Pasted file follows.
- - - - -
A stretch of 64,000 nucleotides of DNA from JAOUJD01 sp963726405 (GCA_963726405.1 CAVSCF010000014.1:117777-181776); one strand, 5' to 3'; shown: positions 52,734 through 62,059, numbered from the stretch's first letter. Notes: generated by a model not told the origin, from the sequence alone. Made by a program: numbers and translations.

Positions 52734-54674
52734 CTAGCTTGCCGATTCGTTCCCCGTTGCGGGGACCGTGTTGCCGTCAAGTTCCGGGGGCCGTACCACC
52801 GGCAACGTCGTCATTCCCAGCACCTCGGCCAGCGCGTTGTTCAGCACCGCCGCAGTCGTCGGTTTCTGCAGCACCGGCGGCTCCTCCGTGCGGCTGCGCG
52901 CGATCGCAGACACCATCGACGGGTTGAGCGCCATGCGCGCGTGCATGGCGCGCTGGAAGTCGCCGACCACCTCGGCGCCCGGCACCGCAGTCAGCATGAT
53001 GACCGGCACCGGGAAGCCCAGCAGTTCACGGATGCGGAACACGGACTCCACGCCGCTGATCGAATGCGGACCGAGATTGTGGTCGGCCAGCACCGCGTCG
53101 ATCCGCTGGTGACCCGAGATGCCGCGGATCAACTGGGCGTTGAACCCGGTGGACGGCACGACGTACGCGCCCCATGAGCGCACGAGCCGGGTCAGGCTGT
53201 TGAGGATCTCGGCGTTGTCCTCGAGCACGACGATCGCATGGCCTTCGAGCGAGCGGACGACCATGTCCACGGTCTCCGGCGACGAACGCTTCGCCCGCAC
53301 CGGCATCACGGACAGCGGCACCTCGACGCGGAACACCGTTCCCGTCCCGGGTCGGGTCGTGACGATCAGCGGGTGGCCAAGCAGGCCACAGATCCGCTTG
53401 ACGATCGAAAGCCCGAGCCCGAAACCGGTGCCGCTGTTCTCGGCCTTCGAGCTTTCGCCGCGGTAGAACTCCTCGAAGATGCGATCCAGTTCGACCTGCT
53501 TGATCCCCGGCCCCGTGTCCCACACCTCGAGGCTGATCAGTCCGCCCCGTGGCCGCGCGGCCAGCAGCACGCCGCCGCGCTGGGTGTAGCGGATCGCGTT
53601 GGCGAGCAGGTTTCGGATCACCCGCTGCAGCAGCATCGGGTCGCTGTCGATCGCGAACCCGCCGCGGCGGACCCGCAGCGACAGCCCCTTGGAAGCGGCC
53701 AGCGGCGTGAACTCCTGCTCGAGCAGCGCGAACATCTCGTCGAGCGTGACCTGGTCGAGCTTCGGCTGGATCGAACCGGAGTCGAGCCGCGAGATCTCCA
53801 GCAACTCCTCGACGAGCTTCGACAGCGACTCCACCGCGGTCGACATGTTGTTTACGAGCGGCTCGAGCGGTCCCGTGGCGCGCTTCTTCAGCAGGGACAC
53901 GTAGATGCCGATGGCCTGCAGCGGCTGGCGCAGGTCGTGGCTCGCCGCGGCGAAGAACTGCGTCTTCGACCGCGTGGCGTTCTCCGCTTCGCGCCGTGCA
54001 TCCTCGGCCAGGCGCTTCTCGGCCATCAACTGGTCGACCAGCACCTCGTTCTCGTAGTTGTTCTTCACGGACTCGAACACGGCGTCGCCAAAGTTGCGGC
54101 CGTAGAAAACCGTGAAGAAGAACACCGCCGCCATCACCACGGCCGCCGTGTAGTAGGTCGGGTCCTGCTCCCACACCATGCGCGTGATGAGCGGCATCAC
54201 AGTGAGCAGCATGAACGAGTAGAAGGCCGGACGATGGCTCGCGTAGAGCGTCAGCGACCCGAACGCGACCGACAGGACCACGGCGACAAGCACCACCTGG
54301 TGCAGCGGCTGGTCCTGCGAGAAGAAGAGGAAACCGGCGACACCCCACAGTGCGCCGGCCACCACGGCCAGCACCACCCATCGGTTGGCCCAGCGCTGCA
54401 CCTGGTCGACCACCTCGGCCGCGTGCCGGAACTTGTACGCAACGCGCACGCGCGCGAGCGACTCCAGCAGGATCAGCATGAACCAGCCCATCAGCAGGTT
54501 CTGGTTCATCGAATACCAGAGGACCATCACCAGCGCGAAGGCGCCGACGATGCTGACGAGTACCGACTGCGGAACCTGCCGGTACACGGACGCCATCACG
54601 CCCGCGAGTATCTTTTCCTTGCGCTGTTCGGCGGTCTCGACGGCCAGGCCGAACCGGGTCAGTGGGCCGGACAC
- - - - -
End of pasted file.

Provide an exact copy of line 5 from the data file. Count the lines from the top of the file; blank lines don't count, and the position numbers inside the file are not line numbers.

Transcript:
52901 CGATCGCAGACACCATCGACGGGTTGAGCGCCATGCGCGCGTGCATGGCGCGCTGGAAGTCGCCGACCACCTCGGCGCCCGGCACCGCAGTCAGCATGAT